Non-compete clauses have therefore been a hot topic of conversation in recent weeks. Designed to protect employers, they can be inserted into employment contracts to restrict employees from joining a competing business for a specific period of time, following termination of their employment.
Their use is widespread, from multinational blue-chip companies to high-street hairdressers. Despite being common in UK employment contracts, non-compete clauses are essentially a restraint of trade, preventing individuals from working for a competitor, or from applying their entrepreneurial spirit to establish a competing business.
In light of this, the courts have adopted a strict approach when considering the enforceability of non-compete clauses. The clauses must do no more than is necessary to protect the legitimate business interests of the employer and the courts have generally been quick to find reasons why they go further than is necessary.
The onus is very much on the employer to persuade the court that the restriction is justifiable and to ensure that the clause is drafted accurately; even cases involving relatively minor drafting flaws or ambiguities can and have been dismissed.
Non-compete covenants a timeline:
While this judicial approach has significantly limited the impact of non-compete clauses, the Department for Business, Energy and Industrial Strategy (BEIS) recently ran a consultation on potential reforms. The government predicts two possible measures from the consultation, which closed on 26 February.
The first is to introduce mandatory compensation payable by the employer to the employee for the duration of the restriction (around 60-80% of the employee’s earnings, an approach already commonplace in many European countries); while the second is to ban non-compete clauses completely.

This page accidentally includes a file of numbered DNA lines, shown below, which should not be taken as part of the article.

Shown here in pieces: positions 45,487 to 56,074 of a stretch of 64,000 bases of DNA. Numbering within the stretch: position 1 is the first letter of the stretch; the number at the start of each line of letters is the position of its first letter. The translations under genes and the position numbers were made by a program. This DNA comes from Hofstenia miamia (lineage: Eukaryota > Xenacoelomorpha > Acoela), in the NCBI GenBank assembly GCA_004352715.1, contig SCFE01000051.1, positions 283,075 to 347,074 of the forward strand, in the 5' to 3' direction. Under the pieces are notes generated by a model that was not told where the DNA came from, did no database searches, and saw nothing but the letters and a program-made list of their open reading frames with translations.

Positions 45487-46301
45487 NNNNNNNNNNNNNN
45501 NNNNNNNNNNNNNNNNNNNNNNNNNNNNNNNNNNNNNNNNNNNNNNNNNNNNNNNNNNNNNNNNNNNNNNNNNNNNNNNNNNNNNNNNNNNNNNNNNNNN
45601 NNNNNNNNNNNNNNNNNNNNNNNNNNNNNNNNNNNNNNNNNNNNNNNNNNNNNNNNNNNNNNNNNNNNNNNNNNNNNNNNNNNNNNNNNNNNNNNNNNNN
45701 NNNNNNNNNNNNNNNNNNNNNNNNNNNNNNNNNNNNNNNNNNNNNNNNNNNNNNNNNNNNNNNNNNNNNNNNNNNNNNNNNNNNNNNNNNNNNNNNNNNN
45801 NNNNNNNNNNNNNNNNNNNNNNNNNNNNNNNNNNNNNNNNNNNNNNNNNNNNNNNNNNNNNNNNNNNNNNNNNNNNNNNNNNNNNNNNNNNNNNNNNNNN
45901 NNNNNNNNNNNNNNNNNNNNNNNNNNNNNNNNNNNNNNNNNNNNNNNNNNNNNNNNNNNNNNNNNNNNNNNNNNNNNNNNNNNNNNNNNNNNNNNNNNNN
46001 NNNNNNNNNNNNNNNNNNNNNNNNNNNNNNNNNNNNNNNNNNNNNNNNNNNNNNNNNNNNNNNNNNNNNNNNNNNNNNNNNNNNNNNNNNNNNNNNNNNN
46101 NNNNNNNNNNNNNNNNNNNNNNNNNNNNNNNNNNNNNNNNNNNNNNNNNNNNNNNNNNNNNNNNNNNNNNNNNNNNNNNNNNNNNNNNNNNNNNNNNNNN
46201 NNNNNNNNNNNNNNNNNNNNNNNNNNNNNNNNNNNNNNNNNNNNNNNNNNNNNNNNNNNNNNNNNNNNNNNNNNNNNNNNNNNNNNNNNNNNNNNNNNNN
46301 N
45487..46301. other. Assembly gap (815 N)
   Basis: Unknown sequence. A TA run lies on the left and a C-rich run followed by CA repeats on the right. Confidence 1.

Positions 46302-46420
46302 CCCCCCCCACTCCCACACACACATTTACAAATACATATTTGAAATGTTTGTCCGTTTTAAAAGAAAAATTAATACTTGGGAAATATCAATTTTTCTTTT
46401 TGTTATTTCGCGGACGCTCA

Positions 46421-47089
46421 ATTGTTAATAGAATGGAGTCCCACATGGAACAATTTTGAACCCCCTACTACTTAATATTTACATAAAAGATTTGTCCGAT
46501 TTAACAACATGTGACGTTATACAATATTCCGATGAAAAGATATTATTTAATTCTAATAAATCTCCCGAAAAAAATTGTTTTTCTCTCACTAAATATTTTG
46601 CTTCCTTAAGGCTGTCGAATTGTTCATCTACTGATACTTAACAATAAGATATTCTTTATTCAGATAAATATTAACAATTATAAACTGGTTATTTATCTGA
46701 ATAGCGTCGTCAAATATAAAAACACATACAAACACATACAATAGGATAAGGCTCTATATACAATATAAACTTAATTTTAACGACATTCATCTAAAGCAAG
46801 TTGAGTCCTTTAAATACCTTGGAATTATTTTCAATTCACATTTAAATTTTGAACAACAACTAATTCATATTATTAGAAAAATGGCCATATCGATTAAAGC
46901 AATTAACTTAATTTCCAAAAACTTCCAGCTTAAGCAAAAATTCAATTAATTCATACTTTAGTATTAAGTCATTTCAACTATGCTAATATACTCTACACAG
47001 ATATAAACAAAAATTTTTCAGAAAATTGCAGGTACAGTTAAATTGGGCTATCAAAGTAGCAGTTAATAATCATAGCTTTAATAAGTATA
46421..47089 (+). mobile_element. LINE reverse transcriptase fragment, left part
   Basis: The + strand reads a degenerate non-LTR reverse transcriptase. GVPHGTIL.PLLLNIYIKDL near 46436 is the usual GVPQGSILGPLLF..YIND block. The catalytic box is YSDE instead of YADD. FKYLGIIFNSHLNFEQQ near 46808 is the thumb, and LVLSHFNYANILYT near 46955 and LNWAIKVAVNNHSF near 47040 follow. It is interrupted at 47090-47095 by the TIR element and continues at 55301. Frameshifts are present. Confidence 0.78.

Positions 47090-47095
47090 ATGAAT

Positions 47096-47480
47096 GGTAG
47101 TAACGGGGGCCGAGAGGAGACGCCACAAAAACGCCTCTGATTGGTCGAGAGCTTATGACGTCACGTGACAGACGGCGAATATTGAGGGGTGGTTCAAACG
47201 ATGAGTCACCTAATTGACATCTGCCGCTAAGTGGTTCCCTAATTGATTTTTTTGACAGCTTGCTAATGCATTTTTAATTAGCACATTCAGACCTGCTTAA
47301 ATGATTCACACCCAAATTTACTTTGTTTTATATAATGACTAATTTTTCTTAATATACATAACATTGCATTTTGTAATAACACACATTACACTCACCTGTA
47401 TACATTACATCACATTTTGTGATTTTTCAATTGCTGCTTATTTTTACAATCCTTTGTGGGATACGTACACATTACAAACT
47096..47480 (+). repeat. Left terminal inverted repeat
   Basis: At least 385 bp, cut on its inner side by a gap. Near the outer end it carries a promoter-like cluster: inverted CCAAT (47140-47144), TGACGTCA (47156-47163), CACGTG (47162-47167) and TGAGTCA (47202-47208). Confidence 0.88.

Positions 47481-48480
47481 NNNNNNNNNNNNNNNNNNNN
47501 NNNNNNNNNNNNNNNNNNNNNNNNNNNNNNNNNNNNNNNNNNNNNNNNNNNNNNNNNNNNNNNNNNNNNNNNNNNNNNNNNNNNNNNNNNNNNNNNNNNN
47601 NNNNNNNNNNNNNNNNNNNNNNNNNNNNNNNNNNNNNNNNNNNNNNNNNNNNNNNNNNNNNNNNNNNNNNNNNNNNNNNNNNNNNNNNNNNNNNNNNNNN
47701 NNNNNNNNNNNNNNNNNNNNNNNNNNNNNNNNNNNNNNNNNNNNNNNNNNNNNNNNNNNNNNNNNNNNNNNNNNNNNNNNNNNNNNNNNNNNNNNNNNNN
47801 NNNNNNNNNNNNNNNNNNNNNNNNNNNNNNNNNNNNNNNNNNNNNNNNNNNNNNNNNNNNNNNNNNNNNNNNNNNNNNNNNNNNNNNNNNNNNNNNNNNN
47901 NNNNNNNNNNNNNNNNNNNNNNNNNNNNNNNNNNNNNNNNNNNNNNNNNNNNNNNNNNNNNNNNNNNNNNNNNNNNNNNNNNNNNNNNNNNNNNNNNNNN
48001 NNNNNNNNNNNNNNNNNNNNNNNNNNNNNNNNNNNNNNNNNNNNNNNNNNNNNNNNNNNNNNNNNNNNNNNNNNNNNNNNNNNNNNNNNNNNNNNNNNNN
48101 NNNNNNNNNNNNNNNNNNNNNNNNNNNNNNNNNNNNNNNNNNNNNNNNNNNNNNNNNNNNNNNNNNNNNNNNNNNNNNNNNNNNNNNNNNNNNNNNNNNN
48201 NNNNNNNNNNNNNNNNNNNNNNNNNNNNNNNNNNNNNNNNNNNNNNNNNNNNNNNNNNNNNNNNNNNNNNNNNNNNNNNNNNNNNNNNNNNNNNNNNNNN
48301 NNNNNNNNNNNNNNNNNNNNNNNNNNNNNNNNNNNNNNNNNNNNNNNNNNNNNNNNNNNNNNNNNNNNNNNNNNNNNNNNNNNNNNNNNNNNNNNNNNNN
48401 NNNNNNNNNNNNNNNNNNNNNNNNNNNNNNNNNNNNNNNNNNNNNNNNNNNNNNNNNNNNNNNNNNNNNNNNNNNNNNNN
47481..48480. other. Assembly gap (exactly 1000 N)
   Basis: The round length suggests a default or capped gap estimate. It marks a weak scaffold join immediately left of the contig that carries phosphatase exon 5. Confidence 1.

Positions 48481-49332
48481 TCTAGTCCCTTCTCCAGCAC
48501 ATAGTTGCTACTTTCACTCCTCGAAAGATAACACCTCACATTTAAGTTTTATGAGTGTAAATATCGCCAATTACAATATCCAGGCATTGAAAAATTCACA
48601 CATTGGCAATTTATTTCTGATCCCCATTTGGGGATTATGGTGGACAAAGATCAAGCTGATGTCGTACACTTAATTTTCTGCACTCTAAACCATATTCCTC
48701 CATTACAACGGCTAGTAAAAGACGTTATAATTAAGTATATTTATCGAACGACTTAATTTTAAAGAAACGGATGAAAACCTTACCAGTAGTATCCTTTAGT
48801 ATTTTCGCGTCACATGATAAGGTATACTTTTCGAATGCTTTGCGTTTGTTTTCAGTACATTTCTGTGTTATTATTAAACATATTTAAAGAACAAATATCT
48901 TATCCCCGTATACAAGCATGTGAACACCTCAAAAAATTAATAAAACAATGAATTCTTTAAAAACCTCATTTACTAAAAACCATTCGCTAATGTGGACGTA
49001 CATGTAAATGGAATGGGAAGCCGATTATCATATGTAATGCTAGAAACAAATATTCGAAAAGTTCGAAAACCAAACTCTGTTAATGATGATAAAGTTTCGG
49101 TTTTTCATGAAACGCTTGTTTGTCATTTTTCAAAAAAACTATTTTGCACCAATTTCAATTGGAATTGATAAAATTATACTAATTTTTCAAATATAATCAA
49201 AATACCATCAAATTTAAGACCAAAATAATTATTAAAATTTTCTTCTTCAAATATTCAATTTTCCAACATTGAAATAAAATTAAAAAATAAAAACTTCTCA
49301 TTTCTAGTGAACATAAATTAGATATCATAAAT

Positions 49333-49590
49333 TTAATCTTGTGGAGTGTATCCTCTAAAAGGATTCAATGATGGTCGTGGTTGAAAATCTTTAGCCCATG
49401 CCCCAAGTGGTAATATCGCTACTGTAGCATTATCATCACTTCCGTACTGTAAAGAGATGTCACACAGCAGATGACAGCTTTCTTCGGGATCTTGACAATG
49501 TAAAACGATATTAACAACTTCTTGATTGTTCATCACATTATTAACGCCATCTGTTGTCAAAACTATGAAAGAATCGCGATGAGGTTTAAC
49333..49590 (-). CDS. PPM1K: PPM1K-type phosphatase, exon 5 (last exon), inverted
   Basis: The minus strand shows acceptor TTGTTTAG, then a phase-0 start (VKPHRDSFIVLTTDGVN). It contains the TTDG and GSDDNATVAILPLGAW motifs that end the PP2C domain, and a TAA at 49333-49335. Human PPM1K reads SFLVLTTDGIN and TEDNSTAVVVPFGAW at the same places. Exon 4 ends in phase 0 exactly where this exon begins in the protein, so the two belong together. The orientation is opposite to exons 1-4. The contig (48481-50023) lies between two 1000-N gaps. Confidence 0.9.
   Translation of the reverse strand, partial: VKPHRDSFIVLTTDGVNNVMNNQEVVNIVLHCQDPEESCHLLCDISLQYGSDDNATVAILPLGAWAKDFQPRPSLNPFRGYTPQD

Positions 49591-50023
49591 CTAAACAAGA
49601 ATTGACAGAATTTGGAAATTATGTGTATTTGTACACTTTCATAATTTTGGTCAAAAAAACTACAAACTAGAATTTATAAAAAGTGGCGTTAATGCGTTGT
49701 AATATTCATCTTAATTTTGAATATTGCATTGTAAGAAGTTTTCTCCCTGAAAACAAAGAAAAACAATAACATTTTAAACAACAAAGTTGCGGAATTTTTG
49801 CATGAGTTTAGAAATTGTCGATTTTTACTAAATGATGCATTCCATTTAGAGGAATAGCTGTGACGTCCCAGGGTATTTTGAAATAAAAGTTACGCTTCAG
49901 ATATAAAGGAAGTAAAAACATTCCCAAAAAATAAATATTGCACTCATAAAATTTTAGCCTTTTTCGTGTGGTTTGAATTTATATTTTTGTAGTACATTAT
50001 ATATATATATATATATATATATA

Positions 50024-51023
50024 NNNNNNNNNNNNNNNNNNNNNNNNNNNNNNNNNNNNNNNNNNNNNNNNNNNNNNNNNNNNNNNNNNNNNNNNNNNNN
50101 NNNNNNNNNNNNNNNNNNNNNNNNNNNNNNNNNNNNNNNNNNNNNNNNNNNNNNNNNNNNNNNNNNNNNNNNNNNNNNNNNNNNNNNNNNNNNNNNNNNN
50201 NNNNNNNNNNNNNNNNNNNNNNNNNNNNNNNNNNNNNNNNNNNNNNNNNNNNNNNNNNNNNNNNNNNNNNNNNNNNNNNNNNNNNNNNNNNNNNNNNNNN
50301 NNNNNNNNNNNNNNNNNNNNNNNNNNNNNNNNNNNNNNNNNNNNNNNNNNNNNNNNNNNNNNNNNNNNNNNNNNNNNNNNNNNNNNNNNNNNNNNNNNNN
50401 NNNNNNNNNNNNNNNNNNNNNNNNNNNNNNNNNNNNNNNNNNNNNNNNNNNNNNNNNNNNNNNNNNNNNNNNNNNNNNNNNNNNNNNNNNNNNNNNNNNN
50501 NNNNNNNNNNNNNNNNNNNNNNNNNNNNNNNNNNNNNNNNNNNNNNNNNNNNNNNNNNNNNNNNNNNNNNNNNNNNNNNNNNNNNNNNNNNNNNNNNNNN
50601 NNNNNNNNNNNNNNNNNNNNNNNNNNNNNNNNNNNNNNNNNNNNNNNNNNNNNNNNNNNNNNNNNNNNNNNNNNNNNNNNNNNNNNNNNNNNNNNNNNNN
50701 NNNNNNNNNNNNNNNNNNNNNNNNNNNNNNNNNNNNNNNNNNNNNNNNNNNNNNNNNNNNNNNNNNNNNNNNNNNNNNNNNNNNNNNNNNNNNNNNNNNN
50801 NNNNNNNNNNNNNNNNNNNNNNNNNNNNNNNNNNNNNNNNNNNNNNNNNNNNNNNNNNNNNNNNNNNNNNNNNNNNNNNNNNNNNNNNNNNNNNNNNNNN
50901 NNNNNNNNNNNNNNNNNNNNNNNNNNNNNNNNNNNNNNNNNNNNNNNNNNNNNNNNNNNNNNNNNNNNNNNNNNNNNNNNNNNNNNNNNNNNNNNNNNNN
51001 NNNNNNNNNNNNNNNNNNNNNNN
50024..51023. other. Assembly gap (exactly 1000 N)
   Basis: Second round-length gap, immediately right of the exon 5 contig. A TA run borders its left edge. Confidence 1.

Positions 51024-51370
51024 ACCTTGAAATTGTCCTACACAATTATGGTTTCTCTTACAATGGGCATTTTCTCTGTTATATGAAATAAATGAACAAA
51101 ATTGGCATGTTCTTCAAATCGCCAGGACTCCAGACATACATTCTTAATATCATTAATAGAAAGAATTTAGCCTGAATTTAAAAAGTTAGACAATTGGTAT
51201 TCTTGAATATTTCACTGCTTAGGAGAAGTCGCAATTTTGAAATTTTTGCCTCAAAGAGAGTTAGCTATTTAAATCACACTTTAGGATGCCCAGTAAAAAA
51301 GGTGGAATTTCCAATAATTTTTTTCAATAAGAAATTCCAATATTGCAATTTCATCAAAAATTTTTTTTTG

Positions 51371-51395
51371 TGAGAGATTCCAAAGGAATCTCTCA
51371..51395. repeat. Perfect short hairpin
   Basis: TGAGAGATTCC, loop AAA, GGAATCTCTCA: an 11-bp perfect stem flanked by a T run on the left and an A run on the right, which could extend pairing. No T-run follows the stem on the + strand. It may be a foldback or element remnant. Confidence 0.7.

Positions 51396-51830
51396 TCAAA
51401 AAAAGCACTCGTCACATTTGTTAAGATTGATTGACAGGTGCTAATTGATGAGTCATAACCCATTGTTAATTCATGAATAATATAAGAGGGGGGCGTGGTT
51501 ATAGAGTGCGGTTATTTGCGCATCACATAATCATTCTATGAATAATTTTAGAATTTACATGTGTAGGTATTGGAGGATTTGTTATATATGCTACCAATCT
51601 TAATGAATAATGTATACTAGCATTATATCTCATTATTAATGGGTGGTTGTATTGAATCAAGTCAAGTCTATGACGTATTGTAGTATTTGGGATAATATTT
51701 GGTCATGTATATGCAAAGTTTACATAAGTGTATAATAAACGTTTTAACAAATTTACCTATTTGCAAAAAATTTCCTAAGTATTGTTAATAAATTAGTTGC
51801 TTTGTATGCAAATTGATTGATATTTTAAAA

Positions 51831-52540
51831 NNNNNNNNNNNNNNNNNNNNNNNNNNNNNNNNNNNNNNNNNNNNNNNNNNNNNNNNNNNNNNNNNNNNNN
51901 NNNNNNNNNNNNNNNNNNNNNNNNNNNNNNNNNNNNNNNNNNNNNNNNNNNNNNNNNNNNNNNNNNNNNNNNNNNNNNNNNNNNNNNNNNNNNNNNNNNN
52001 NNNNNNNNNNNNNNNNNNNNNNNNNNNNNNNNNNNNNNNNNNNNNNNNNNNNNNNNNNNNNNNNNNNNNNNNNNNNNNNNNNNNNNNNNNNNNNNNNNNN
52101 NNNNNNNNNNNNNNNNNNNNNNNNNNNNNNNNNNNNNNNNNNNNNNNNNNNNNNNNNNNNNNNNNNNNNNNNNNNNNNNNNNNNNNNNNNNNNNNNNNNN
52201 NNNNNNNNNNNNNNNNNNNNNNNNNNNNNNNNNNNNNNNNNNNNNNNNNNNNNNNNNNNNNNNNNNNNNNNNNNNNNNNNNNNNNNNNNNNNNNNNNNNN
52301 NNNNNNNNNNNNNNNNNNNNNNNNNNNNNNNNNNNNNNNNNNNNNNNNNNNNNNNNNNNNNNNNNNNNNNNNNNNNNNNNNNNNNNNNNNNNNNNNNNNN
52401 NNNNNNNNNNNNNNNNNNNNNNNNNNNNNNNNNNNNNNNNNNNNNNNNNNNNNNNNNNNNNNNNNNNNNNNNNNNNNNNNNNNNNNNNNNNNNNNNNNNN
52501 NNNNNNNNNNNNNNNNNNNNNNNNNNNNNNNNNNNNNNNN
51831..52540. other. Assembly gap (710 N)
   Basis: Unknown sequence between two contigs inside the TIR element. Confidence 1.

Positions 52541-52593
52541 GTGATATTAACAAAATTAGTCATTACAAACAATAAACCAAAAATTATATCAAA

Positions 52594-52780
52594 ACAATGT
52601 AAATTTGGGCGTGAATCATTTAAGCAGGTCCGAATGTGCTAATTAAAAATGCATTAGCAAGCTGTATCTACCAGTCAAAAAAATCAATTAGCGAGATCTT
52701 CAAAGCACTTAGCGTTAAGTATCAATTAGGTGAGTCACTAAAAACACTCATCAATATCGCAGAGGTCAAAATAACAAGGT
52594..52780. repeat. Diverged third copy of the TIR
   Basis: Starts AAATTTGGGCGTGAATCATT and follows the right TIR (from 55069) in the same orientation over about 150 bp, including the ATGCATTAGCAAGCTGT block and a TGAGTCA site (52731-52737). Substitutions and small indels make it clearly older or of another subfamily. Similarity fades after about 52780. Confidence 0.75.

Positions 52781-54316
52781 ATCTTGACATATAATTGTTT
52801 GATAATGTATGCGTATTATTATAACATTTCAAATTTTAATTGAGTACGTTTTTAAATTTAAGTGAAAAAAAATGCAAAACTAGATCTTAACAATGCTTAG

The consultation also envisages two possible complementary measures, one involving a requirement on the employer to disclose the exact terms of the non-compete clause in writing before employment begins. In most cases non-compete clauses are already included in employment contracts - meaning this requirement would already be met - but it’s unclear how this would work for clauses introduced during an individual’s employment for example following a promotion.
The second complementary measure would be to introduce a specific statutory limit on the duration of the non-compete restriction.
Currently, the potential duration is technically unlimited, although in practice the 'no more than is necessary' test outlined above means that restrictions in excess of 12 months are rarely found to be enforceable, and even considerably shorter durations will often be found to be excessive. BEIS acknowledges in the consultation paper that the impact of a specific limit is uncertain and could be self-defeating if it results in the maximum duration becoming the default.
While the results of the consultation hang in the balance, employers should be prepared for the possibility that the government will take forward the proposal to introduce an element of financial compensation.
This would likely result in most employers dropping non-compete clauses altogether and instead relying on a combination of garden leave provisions, longer notice periods, confidential information clauses, and less-onerous covenants such as those which prevent ex-employees from poaching customers.
The effects of COVID-19 have undoubtedly encouraged growth and innovation in all areas of business, something the government has taken on board. While there is little evidence to show that innovation is restricted by non-compete clauses, employers have a duty to ensure they are playing a key part in the UK’s economic recovery, whatever the outcome of the consultation.
Matt McDonald is partner and employment disputes specialist at law firm Shakespeare Martineau